2019 MACH MRFF

Rapid Applied Research Translation 

Successful Grants & Fellowships

Dr Andrew Bivard

MACH Partners: Austin Health, Florey Institute of Neuroscience and Mental Health, Melbourne Health, St Vincent’s Hospital Melbourne, University of Melbourne, Western Health

Project titleTenecteplase versus Alteplase for Stroke Thrombolysis Evaluation Trial in the Ambulance (TASTEa) 

Summary: Ischemic stroke is a major health burden globally and in Australia. Treatment for ischemic stroke is time critical and is significantly more effective if administered within the first 90 minutes of symptom onset. This clinical trial will identify if early administration of oral thrombolytic agent, tenecteplase prior to hospital can improve outcomes from stroke, and reduce costs compared to standard care of IV alteplase in hospital.

About Dr Bivard's Research Project

What is the problem you're trying to solve? 

Currently, alteplase is the standard clot-dissolving therapy for ischemic stroke, however this treatment is only effective in 30-45% of patients. Importantly, treatment of ischemic stroke is more effective when given within 90 minutes of stroke onset. Means of treating patients earlier with more effective therapies are needed.

About this research translation project 

Ischemic stroke is a major public health problem, for which effective and accessible drug therapies remain limited. Current management of acute ischemic stroke includes treatment with recombinant tissue plasminogen activator (rtPA, or alteplase) to dissolve clot in a cerebral artery. The treatment effect of alteplase is much greater if given within 90 minutes of stroke onset. As a result, there has been a significant push to take stroke care to the patient in the form of the Mobile Stroke Unit (MSU). The MSU is the first designed as a CT-capable ambulance that allows assessment and treatment of stroke patients in the pre-hospital setting. In the proposed research project, we will undertake a clinical trail investigating the effectiveness of a new thrombolytic agent in the MSU, tenecteplase. Tenecteplase has been shown to be significantly more effective at improving stroke survivor’s recovery and opening blocked blood vessels than alteplase in the hospital setting. However, it is unknown if earlier administration of tenecteplase is more effective than early administration of alteplase.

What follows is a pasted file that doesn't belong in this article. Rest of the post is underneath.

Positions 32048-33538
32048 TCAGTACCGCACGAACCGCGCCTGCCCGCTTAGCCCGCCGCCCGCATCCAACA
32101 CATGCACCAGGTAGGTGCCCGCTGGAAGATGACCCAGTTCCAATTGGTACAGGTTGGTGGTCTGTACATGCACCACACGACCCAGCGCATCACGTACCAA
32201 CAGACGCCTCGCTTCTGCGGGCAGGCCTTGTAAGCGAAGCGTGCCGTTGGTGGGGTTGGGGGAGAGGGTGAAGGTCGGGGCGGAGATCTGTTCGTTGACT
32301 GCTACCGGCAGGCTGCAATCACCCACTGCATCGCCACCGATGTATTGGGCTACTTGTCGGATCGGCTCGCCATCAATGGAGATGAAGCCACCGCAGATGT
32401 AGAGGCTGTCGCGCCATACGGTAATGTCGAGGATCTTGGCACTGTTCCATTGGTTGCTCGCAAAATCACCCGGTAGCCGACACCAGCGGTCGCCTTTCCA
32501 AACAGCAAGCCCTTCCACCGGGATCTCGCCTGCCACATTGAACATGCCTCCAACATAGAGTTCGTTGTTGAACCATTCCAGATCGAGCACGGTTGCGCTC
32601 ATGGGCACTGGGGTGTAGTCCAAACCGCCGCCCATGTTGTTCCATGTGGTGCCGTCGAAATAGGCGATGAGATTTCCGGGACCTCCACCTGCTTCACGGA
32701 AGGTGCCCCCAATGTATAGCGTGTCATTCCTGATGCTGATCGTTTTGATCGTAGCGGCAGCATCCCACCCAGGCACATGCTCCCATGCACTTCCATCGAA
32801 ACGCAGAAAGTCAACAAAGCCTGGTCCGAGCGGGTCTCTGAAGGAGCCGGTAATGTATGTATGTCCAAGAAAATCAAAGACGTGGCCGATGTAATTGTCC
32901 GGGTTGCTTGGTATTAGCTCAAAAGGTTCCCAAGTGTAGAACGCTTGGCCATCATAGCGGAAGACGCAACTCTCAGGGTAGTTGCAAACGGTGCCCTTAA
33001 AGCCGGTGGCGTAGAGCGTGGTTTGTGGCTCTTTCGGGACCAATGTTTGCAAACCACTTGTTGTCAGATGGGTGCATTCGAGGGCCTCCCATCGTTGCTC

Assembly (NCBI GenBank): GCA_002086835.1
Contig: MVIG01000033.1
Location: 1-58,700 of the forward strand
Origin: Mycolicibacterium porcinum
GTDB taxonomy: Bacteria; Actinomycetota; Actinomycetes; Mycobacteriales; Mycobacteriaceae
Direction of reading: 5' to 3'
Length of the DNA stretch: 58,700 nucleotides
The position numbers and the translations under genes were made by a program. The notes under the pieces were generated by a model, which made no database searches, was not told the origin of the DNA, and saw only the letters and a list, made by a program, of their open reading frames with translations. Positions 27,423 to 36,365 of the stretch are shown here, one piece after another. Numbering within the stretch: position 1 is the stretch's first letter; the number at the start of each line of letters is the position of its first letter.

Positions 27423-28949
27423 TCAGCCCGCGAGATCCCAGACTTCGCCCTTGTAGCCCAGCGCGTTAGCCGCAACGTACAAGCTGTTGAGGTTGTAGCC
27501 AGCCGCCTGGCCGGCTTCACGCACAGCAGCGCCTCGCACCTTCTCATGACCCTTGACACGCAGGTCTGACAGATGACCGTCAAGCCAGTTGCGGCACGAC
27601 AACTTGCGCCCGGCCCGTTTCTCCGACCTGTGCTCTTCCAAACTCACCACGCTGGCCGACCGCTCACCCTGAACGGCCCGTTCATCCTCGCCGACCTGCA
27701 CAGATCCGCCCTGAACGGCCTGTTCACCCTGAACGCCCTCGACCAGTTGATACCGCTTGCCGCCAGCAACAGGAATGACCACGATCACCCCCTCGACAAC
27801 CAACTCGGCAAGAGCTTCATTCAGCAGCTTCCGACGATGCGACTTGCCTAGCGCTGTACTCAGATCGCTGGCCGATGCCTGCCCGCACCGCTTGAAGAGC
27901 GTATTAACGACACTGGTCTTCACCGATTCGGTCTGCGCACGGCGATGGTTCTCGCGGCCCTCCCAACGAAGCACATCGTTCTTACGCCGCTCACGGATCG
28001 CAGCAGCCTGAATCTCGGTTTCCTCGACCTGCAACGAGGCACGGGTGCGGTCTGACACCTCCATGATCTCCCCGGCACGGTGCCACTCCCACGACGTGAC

What will be the impact? 

The tested agent, tenecteplase, is cheaper, easier to administer (no time-consuming infusions required) and more practical for an ambulance delivered therapy than the current standard of care alteplase. If tenecteplase results in better clinical outcomes in addition to these practical advantages, there is significant scope for improved patient outcomes and cost savings.

RART 2.2 Expansion Activities 

Dr Bivard received additional funding in our Rapid Applied Research Translation scheme Round 2 Stage 2 for an expansion on his Stage 1 project. Expansion activities include an increase to the number of community sites and diversification of patients groups, providing an increased generalisability and precision of results.

Download this project summary:

For more information on this project, please contact the MACH office:

(03) 8344 9973

mach-admin@unimelb.edu.au

ABOUT US

MACH is an NHMRC recognised Advanced Health Research and Translation Centre.

The mission of MACH is to improve health and wellbeing by integrating medical research, education and clinical care.

ADDRESS

187 Grattan Street

Carlton, VIC 3053

 

+61 (0)3 9035 4960

mach-admin@unimelb.edu.au

SUBSCRIBE FOR EMAILS

MACH acknowledges the Traditional Owners of the land on which it works, the Wurundjeri People of the Kulin Nation, and pay respects to its elders past, present and emerging.

All content copyright © 2020 the Melbourne Academic Centre for Health